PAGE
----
After having become superstars in the U.K. with songs like "Sit Down" and then undergone an acoustic American tour opening for Neil Young, James took a consciously quieter, subtler turn with its follow-up to Seven, Laid. This turned out not merely to be a nice way to undercut expectations, but a creative benchmark for the group, arguably its artistic peak. While there had always been a folky, rushed element to the band's work in its earliest days, the now-sextet, following the departure of trumpet Andy Diagram to concentrate on the Spaceheads, here focused instead on understated, moody compositions. Part of this approach no doubt had something to do with Brian Eno's production work, and certainly it's another feather in his cap. While his work with U2 combined with James' own seeming assumption of that band's throne in big rock terms could have resulted in The Joshua Tree redux, that didn't prove to be the case. Admittedly, a couple of songs are specifically aimed at arena-level singalongs, including lead single "Sometimes," which almost drowns under its own weight and speed, and the title track, a celebration of love and lust that ended up giving the band a surprise stateside radio hit. But Tim Booth generally avoids Bono's melodramatics in both hushed and soaring mode, his ruminative singing sounding more like the calm reflections after energetic action, the band's quiet soundscapes a perfect combination of Eno's ear for space and vastness and the group's own abilities. Strong tracks are legion, including "One of the Three," allegedly about British hostages in Lebanon but much more accurately a sharp, harrowing meditation on Jesus and apparently meaningless sacrifice, and the low-key beauties of "Out to Get You" and "Knuckle Too Far." But the best punch is right at the end -- the heartbreaking "Lullaby," a piano-led sigh of regret and wistful hope, and "Skindiving," Booth's near-wordless keen at his most affecting, floating over the low-volume shuffle and bite of the band.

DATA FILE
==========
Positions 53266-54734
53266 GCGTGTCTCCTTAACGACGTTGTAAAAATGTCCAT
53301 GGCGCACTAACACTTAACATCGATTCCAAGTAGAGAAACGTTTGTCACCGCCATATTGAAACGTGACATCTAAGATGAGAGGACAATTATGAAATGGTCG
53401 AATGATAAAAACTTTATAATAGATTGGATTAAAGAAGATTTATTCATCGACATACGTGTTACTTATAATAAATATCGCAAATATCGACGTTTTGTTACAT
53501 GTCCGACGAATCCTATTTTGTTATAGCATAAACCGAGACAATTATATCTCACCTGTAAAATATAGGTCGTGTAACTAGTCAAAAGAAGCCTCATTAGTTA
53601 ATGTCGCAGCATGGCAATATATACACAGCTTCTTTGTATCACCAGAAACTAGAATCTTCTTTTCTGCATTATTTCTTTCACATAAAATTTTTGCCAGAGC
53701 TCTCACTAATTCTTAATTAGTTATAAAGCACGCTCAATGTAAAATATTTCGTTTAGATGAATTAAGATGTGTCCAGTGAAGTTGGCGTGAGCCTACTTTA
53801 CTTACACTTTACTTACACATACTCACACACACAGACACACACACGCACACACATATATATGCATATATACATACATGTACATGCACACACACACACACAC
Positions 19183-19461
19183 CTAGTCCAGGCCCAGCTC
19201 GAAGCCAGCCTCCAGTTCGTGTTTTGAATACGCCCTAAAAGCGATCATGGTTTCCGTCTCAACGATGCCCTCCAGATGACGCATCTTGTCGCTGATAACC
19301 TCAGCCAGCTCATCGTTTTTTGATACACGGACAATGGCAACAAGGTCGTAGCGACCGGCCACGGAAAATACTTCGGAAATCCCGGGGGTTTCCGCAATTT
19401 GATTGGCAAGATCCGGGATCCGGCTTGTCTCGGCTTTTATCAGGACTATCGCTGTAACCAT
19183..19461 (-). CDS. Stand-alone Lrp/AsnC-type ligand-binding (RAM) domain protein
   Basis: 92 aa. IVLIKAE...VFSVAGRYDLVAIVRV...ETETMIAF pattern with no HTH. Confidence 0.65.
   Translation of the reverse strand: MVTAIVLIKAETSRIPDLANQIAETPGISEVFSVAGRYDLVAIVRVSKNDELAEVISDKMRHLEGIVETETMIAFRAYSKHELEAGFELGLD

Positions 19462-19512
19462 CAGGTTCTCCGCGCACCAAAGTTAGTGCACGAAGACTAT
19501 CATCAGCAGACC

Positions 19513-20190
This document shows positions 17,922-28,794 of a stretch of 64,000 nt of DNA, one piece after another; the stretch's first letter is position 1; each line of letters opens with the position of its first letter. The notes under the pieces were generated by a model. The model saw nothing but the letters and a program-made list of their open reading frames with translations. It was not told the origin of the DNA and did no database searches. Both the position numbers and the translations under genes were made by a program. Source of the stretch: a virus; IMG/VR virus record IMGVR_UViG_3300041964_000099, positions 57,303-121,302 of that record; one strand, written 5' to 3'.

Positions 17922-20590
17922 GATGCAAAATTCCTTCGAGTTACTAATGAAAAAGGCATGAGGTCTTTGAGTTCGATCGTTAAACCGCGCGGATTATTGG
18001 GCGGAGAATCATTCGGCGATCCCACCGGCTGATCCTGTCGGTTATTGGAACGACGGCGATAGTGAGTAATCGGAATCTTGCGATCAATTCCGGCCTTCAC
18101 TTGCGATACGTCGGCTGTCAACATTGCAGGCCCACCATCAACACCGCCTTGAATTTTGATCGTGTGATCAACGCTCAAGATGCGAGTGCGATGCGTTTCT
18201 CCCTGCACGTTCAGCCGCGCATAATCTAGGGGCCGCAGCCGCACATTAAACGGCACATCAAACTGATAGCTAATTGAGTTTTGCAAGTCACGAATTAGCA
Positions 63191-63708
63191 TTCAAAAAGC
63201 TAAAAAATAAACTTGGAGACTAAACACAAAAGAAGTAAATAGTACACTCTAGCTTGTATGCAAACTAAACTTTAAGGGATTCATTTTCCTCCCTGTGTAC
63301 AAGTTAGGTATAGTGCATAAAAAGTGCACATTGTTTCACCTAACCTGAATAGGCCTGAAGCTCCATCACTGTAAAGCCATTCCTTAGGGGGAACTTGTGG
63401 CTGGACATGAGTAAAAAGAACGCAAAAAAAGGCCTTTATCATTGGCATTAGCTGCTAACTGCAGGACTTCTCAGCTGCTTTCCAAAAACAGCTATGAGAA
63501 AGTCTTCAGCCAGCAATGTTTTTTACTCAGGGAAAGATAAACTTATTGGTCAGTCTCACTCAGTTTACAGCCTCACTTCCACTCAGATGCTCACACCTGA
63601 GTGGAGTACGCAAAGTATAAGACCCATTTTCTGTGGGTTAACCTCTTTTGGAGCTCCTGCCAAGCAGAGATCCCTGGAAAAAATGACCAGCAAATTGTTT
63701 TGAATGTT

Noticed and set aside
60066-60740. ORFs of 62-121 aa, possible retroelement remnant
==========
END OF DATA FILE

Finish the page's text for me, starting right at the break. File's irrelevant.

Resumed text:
Words: Ned Raggett
Retreating from the experimental tendencies of Laid and Wah-Wah, James return to straight-forward anthemic folk-rock with Whiplash. Although the album isn't a retread of Seven or Gold Mother, it is considerably more rock-oriented than its two predecessors, particularly because the group has incorporated some elements of Brit-pop into their music. "She's a Star," the record's first single, soars on a slide guitar and heavy riff that falls somewhere between Suede and Oasis, as well as a distinctive falsetto from Tim Booth. It is a small song that aims big, which makes it surprisingly graceful, and it's a trick that James only pulls off a couple more times on the album.
Words: Stephen Thomas Erlewine
Following the breakthrough success of their previous outing, James released Seven, a record that married the ambitious scope of the lyrics with a grand, anthemic feel. Horns give songs like the lead-off "Born of Frustration" and the surging "Sound" a certain majestic grandeur, sweeping without being overblown. Lead singer Tim Booth is in fine form, lending passion to the proceedings, yet maintaining an intimacy. They don't totally abandon the more jangly, folk elements of past albums; it's still there noticeably on tracks like the lovely "Don't Wait That Long" and the shimmering, sardonic "Next Lover." Other highlights include the dramatic "Ring the Bells" and the resolute title track, which is propelled by Andy Diagram's trumpet, Booth's assured vocals, and a thumping rhythm. Seven might not be completely embraced by older fans, but it's a confident, artistic step and a fine entry in their catalog.
Words: Tom Demalon